Academic journal article
By Wardle, Huon
Journal of the Royal Anthropological Institute , Vol. 8, No. 3
Amongst its multiple meanings (Mintz 1996; Price 2001), creolization is widely used by anthropologists to refer to contexts of cultural medley, hybridity, or intermixture (Bolland 1992: 50-1). In the Caribbean, the term has often described a history of social compromise -- the 'cruel but creative' dialectical accommodation of cultural potential into a workable social life (Austin-Broos 1997: 4-6; Bolland 1992; Brathwaite 1971: 307). However, as a form capable of sustaining itself, Creole culture cannot mean simply cultural medley On the contrary, without a dynamic of conflicting generative forces, of which intermixture is only one, West Indian social life would rapidly be resolved into a more or less unified cultural landscape, which, as M.G. Smith long ago pointed out, it has not (1965). Rather, creolization must refer to a pattern in which flux and interplay of cultural elements, disjuncture between formations, and absolute commitment to particular social forms reproduce themselves inter-generatively to cre ate what we recognize as Creole cultural life. Likewise, what especially characterizes the Creole situation is the degree to which the contradictory dynamic of flux and interplay, disjuncture, and commitment is visible to and requires choice by actors simultaneously (Drummond 1998 ). In this article, I explore this dynamic formulation of Creole experience from as close to the actor's position as possible, taking a stance of social microscopy (Wardle 2000: 16).
The Creole pattern of West Indian life evidences itself both in deep commitment to local communitarian syntheses of a heterogeneous cultural array as well as in disjuncture and violent antagonism when rifts emerge within the field of cultural values (R.T. Smith 1995). Caribbeanists have repeatedly described cultural accommodation in contexts of diversity (Horowitz 1967; R.T. Smith 1956), but also, contrastingly, conflict over incommensurable world-views (M.G. Smith 1965). However, in day-to-day social life, between co-ordination and incommensurability lies a middle region of cultural interplay, evasion, joking, ambiguation, reversal, and rhetorical displacement. This 'ludic' cultural quality is well documented (Manning 1973), most recently by Austin-Broos (1997) and Burton (1997), both of whom explain it in historicocultural terms. In this article, however, I suggest a revised social anthropological approach to the recurrent rhetoric of ambiguation and displacement in urban Jamaican life. I argue that this r hetoric falls within the mode of cultural interplay which exists between commitment and disjuncture.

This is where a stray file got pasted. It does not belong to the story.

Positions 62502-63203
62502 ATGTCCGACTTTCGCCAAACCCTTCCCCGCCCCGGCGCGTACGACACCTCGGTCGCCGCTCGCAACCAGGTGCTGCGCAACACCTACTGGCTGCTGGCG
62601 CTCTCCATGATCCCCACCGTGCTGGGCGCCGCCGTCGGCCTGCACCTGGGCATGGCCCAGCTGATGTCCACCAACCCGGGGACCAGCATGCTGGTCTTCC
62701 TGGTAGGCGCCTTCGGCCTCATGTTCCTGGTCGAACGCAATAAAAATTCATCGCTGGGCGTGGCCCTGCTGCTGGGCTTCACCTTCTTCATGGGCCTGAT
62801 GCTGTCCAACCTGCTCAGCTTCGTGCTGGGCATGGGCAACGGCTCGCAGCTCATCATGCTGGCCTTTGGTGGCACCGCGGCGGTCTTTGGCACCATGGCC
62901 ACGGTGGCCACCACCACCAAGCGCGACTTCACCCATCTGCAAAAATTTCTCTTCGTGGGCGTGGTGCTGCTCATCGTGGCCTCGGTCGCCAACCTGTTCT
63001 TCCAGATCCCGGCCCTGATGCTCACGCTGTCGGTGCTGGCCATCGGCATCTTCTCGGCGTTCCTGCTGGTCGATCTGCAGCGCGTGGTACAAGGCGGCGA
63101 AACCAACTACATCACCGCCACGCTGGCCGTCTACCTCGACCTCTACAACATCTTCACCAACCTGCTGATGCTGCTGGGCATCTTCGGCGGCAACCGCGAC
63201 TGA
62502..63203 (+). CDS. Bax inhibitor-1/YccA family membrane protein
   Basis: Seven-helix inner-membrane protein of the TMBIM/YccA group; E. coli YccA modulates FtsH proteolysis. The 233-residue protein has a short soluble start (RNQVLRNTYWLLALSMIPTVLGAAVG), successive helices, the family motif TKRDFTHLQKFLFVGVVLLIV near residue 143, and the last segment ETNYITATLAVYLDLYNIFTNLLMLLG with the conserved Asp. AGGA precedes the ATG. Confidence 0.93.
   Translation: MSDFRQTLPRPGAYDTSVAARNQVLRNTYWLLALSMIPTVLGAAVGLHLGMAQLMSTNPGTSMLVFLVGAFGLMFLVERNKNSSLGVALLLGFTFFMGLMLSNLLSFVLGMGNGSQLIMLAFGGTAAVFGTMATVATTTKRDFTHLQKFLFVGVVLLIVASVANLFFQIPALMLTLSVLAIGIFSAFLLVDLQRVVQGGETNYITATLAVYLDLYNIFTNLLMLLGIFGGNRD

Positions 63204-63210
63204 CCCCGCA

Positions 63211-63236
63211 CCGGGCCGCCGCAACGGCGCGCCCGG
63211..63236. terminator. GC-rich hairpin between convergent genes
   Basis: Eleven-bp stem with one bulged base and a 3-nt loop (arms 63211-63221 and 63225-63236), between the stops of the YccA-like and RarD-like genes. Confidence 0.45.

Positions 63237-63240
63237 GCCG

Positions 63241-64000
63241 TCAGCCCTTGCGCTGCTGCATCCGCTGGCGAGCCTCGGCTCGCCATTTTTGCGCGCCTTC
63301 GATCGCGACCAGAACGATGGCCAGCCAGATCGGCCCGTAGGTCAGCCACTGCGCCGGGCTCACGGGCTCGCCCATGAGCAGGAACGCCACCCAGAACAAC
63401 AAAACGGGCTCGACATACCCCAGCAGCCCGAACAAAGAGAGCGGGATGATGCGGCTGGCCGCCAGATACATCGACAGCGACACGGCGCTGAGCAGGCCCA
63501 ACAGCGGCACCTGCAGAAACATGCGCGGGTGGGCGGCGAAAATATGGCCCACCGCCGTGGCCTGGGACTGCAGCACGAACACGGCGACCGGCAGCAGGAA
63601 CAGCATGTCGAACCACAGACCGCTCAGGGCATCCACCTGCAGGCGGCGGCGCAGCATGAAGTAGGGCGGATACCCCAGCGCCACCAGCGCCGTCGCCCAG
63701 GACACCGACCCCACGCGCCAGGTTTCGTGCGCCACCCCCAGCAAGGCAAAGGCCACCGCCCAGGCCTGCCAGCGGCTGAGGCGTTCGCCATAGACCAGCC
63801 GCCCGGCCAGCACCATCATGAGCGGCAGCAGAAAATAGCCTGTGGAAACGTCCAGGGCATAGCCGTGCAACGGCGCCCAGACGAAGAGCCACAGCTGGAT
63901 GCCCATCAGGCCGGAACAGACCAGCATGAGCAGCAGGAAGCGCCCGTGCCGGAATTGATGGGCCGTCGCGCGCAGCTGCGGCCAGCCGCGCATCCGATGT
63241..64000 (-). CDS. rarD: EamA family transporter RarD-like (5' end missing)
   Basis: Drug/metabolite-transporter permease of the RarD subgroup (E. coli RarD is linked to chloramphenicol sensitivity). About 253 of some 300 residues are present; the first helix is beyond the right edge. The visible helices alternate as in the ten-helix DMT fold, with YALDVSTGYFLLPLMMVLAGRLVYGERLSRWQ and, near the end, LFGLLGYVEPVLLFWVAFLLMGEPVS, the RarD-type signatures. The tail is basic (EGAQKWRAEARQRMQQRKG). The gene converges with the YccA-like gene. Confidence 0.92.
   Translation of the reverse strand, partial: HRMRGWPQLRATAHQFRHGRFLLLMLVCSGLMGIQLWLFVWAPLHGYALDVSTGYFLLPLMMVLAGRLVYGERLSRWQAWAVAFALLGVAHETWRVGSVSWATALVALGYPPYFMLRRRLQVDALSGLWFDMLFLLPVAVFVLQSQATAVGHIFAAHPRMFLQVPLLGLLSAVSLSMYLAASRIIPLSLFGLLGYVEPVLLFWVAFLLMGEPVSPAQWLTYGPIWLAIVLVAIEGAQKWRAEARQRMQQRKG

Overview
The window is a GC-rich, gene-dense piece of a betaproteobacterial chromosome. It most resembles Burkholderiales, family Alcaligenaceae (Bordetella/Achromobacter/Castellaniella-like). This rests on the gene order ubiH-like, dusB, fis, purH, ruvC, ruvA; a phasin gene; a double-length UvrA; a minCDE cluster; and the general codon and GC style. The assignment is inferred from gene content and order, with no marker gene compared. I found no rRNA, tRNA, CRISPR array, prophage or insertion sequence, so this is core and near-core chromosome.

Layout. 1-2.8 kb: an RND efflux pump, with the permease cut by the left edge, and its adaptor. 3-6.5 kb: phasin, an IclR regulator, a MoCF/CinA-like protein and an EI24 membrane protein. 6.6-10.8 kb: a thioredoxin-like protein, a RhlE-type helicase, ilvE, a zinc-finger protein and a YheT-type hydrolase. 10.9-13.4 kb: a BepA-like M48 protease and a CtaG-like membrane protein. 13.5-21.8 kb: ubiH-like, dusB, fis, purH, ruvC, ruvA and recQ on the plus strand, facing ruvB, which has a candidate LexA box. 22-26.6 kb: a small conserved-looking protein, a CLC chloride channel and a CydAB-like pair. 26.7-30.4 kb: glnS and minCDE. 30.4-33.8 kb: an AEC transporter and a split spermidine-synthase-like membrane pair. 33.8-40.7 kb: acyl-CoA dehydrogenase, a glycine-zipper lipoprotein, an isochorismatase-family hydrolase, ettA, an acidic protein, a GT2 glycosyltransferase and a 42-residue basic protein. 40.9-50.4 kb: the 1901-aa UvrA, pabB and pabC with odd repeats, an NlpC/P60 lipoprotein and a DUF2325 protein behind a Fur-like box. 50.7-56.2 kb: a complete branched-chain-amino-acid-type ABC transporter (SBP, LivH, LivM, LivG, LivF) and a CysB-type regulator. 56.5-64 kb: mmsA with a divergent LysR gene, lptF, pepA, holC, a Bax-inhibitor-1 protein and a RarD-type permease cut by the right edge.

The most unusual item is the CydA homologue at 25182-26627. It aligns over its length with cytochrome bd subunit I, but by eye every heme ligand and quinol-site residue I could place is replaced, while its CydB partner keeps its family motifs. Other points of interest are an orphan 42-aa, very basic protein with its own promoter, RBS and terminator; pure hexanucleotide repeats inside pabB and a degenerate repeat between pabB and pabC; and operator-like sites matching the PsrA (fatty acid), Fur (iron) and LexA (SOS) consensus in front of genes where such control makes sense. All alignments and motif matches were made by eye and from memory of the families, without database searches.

Recent theoretical developments, loosely aggregated under the term 'deterritorialization' (Glick Schiller, Szanton Blanc & Basch 1993; Olwig 1997), enable a re-evaluation of the social frameworks around which ambiguation, commitment, and disjuncture co-generate Creole culture. The implication of the term 'deterritorialization' is that geographical space has, in analytical terms, ceased to be the master index for social and cultural processes and has instead become one amongst a number of social and cultural parameters, one amongst several means of 'cutting the network' (Strathern 1996). It is possible to understand more fully certain kinds of Creole cultural creativity if these are rethought in terms of the intersection of social formations which deterritorialization implies. None the less, as I suggest, deterritorialization can represent at best a temporary analytical positioning giving way to new interpretative forms.
Taken together, the three elements of the triad that I have outlined -- commitment, ambiguation, disjuncture -- create a synchronic picture of Creole cultural organization. Examining the three modes separately, I show how each one provides a viewpoint on the Caribbean which to an extent excludes the others, but I argue that it is their simultaneous co-working that defines the Creole situation. …